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APRIL, 1883.


At about eight o'clock on a Sunday morning, in May, 1832, I stood in a huddled group of impatient men and women in front of the old St. George's Methodist Church, on Fourth-street, below New, in Philadelphia, waiting for the doors of the quaint edifice to be opened. By nine o'clock the crowd was numbered by hundreds, and thronged the street, and when at last the doors were opened the rush that followed was fearful. Within a few minutes every seat in the house was taken ; the passages, and even windows, were filled by people of all sorts and conditions, who sat or stood two hours longer, awaiting the beginning of the service at eleven o'clock. The preacher had to enter the church through a window at the back by the help of a ladder, and found no small trouble in edging his way through the chancel and up the pulpit steps, so dense was the throng. As he stood to give out the hymn, the breathless multitude looked upon one of the handsomest men that ever trod this continent. Had he lived in Greece, Phidias might have wrought his form, face, and head into marble, and called it Apollo. That preacher was Henry Bidleman Bascom, then thirty-six years of age, in the prime of his manly beauty, intellectual vigor, and extraordinary eloquence, the most conspicuous preacher in the General Conference of the Methodist Church, at that time sitting in Philadelphia, and



filling a larger space in the public eye than any other in the country. I was only in my ninth year, yet cannot forget, after half a century, the impression made by his supreme beauty and transcendent power.

He was the son of Alphens and Hannah Houk Bascom, born on the 27th of May, 1796, in the town of Hancock, Delaware County, N. Y., two miles from what is now the village of Chehocton, on the New York and Erie Railway. On the father's side his blood was Huguenot French, intermixed with the Puritan of England and New England; on his mother's it was Ger

The wilderness was his school-house, poverty and hardship his course of study, and adversity the head-master, whose lessons he had to con and floggings to endure for most of his life. He learned to read and write, and had a little instruction in the beginning of an English education, before his twelfth year, but the next time he stepped into an academy was as a professor.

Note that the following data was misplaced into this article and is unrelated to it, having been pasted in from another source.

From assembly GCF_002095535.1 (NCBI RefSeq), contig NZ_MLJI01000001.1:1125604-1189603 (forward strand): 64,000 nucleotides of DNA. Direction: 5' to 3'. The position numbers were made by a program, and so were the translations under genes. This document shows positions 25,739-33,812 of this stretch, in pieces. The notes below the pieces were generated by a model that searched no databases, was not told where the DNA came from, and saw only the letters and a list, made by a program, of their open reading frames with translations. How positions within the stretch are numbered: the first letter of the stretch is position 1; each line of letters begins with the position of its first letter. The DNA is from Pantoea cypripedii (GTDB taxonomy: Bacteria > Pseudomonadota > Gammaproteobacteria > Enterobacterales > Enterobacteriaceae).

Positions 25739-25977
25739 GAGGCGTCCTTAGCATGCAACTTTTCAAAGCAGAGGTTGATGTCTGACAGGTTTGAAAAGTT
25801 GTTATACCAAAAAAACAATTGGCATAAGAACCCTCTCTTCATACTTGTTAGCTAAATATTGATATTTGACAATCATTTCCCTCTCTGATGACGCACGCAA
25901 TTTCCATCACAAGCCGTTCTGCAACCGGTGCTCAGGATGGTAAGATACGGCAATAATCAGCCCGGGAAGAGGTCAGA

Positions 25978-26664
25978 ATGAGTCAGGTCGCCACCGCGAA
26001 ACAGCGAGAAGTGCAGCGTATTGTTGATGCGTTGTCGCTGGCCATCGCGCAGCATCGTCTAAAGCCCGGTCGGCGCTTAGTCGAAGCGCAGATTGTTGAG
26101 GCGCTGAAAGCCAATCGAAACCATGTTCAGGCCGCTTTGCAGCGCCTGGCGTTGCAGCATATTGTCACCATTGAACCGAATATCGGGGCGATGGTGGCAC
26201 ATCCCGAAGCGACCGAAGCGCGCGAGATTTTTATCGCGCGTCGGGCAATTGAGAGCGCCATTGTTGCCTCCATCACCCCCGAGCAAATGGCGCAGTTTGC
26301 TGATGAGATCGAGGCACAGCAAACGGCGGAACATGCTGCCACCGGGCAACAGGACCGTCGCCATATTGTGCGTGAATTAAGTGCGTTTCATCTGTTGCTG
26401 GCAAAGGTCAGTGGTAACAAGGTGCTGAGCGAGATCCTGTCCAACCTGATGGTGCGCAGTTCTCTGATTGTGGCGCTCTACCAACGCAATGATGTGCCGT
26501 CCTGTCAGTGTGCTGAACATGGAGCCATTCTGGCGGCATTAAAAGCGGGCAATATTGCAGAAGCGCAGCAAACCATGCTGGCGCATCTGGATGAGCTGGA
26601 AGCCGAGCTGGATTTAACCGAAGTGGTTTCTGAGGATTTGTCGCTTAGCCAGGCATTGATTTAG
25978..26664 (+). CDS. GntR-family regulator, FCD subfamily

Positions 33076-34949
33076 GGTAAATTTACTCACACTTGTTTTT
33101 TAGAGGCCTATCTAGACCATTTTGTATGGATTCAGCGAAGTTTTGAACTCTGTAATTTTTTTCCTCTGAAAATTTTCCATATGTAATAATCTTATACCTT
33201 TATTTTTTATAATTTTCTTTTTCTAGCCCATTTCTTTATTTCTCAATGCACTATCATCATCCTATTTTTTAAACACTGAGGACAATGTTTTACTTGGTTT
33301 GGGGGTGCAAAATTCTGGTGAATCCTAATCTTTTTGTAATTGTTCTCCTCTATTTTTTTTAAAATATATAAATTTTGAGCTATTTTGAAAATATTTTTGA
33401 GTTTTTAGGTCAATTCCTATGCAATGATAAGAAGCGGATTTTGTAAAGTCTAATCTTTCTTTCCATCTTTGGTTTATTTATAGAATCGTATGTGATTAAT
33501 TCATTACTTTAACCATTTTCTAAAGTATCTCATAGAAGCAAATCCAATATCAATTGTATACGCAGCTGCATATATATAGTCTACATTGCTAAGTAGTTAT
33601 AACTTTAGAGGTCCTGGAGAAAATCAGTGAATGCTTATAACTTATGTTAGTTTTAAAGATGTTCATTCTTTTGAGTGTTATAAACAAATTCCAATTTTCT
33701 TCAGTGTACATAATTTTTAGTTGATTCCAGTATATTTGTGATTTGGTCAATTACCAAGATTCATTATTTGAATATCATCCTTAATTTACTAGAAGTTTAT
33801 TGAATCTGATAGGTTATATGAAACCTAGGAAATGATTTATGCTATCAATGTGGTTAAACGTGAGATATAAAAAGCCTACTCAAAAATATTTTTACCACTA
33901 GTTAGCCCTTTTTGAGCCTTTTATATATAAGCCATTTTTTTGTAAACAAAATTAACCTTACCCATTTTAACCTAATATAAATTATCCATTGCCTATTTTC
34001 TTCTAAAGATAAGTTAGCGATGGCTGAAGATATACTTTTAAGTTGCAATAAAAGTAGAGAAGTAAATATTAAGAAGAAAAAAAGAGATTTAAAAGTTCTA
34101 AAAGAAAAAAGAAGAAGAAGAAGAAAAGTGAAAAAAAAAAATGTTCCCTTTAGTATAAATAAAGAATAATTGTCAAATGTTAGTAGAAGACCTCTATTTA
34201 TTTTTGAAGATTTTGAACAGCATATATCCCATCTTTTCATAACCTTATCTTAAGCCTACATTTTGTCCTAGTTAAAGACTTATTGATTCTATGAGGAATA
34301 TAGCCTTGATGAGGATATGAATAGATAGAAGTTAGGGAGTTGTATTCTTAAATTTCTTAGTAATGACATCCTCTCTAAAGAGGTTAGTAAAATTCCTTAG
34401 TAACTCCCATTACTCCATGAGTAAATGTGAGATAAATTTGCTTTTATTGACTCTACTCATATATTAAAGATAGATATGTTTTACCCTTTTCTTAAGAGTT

Although sober, industrious, and virtuous, his father never was beforehand with the world, except in matter of wives, of whom three fell to his lot, and of children, in which species of wealth he was equal of the patriarch Jacob, for twelve were born in his house, of whom Henry was the second. From the picturesque banks of the Delaware, where his boyhood was passed, he removed, with his father's family, to Little Valley, in southwestern New York, in 1808, and had a yet sharper experience of the frontier of civilization, for the Seneca Indians were still the lords of the soil and there were few whites in the district. When fourteen years old he was converted to the faith of Christ, in the next year joined the Methodist Church, and soon after began to take part in religious meetings, exhorting the people to flee from the wrath to come and to lay hold on eternal life. Soon after this the family made another move toward the setting sun, and at last found a restingplace five miles north of Maysville, Ky.—then called Limestone-in the State of Ohio. He had worked upon the farm, bored logs, made pumps, was a drayman, a hewer of wood, a rail splitter, in short, had turned his hand, with his whole might, to whatever kind of labor offered, meanwhile snatching the brief hours of rest he could get to be used, with still greater energy, in committing to the unrelaxing grasp of his